STP1179

    Suspected Tolerance to Benzo(a)pyrene Using Chromosomal Puffing in Chironomus tentans

    Published: Jan 1993


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    Abstract

    The biomarker in this study was chromosomal puffing in the salivary glands of larval Chironomus tentans. Reduced puff size was considered an indication of decreased RNA synthesis. Larvae (third or fourth instar) were exposed to test chemicals in artificial substrate for 24 or 48 h. Chromosomes from glands of individual larva were stained with methyl green-pyronin Y. Diameters of Balbiani Rings I and II (large puffs on chromosome IV) were measured using a micrometer at 400 magnification. Experiments with benzo(a)pyrene (B(a)P) have determined a lowest observable effect level (LOEL) of 0.5 nmole; however, applied doses several orders of magnitude higher (100 nmole) did not affect puffing in approximately 40% of the larvae. The degree of response varied with the individual, and puffing was seldom inhibited completely. Actinomycin D (Act D), a known RNA synthesis inhibitor, had a LOEL of 6 nmole. Exposure to 12 nmole Act D stopped puffing completely in one hundred percent of the larvae. Therefore, this novel biomarker identified a subpopulation of individuals suspected to be tolerant to B(a)P but not Act D. Responding larvae were affected in a dose-related manner with increasing applied doses corresponding to greater reduction in puff size. Individual variation was not due to differences in uptake of H3-B(a)P equivalents or bioactivation as measured by protein bound metabolites. Interaction experiments showed that the effects of B(a)P and Act D were additive. This suggested that the compounds were inhibiting RNA synthesis through a common mode of action. Varied data found in laboratory and field studies using biomarkers could inpart be due to chemical-specific tolerance.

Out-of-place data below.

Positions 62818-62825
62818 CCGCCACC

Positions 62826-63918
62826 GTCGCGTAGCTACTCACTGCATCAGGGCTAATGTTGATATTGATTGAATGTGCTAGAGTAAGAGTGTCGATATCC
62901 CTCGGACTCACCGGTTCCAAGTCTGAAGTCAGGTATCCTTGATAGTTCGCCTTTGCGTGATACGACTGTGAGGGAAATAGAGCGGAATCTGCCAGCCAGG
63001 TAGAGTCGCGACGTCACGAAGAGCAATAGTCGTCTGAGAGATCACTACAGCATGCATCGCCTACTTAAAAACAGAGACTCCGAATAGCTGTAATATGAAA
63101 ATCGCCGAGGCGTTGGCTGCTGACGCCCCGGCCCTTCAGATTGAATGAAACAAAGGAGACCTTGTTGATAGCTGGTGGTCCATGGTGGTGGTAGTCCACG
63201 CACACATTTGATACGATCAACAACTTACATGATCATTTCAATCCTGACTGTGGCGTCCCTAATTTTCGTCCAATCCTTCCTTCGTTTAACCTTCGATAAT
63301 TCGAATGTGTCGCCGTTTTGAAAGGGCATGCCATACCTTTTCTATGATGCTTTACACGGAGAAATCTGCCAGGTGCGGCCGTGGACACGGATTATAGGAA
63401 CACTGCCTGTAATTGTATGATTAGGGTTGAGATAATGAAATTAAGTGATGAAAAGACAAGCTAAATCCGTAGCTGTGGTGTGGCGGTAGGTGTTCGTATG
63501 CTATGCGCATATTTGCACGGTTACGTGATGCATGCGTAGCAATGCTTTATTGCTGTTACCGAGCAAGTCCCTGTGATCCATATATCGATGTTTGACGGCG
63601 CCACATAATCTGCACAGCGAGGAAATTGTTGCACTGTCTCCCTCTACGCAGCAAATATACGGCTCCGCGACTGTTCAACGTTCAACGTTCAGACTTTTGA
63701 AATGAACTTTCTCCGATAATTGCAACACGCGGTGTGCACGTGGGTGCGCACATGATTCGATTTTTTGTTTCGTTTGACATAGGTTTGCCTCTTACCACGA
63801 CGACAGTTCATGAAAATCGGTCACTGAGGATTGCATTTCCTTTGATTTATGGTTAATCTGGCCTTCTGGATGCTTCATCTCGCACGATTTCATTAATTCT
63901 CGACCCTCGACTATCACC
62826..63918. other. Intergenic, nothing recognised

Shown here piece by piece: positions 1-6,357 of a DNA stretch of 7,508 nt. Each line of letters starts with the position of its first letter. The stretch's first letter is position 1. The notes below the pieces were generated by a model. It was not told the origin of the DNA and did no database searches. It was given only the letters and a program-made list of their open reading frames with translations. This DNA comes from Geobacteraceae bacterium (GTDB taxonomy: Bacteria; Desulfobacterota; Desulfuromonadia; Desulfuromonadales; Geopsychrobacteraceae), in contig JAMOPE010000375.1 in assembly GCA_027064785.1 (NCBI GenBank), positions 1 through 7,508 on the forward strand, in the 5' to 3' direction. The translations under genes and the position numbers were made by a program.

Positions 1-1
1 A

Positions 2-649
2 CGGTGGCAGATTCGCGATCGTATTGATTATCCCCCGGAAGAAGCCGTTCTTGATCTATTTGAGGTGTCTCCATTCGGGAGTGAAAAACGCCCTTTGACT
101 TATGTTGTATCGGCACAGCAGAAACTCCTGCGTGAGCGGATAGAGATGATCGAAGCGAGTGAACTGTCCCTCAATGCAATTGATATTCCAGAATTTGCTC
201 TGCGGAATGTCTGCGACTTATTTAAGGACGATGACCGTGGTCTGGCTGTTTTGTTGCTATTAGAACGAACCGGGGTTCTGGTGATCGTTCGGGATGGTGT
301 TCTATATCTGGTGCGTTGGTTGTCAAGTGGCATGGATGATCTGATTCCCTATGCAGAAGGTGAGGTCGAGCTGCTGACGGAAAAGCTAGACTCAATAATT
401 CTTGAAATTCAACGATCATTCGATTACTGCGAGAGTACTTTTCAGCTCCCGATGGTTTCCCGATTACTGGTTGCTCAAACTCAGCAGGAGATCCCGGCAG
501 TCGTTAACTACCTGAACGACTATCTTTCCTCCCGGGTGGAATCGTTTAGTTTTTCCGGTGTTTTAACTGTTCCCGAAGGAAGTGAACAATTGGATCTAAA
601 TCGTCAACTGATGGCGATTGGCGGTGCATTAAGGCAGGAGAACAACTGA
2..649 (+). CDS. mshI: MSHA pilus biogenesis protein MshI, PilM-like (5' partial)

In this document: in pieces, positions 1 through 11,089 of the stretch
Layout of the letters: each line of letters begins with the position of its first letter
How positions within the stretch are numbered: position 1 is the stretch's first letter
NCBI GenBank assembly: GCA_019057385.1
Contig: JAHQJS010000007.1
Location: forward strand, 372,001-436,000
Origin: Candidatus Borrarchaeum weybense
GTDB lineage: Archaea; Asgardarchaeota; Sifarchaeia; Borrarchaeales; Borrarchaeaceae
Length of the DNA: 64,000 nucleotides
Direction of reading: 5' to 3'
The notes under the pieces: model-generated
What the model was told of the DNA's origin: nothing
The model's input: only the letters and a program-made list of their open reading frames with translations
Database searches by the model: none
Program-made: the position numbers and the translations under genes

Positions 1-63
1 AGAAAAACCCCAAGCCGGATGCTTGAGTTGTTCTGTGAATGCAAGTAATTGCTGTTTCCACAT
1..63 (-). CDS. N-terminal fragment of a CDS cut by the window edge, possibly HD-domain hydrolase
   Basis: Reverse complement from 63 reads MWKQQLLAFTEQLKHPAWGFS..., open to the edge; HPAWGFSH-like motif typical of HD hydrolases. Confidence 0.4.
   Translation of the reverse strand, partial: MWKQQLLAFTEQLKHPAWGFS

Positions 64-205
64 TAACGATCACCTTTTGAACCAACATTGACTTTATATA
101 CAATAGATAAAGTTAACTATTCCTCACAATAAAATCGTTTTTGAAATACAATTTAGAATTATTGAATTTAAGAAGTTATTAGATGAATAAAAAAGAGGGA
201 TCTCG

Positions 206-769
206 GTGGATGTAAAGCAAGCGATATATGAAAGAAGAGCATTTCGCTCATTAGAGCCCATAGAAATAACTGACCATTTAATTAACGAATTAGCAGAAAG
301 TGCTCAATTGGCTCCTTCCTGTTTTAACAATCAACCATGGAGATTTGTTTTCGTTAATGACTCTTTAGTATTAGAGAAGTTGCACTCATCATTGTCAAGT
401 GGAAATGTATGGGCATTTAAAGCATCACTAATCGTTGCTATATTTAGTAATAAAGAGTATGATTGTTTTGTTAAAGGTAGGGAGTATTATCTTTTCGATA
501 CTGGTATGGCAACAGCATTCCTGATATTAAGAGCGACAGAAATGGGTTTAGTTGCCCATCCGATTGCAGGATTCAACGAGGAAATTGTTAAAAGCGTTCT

Keywords:

    biomarker, chromosomal puffing, chironomus tentans, tolerance


    Author Information:

    Bentivegna, CS
    Doctoral Candidate, Rutgers, The State University, New Brunswick, New Jersey

    Cooper, KR
    Associate Professor, Joint Graduate Program In Toxicology, Rutgers, The State University, New Brunswick, New Jersey


    Paper ID: STP19244S

    Committee/Subcommittee: E47.09

    DOI: 10.1520/STP19244S


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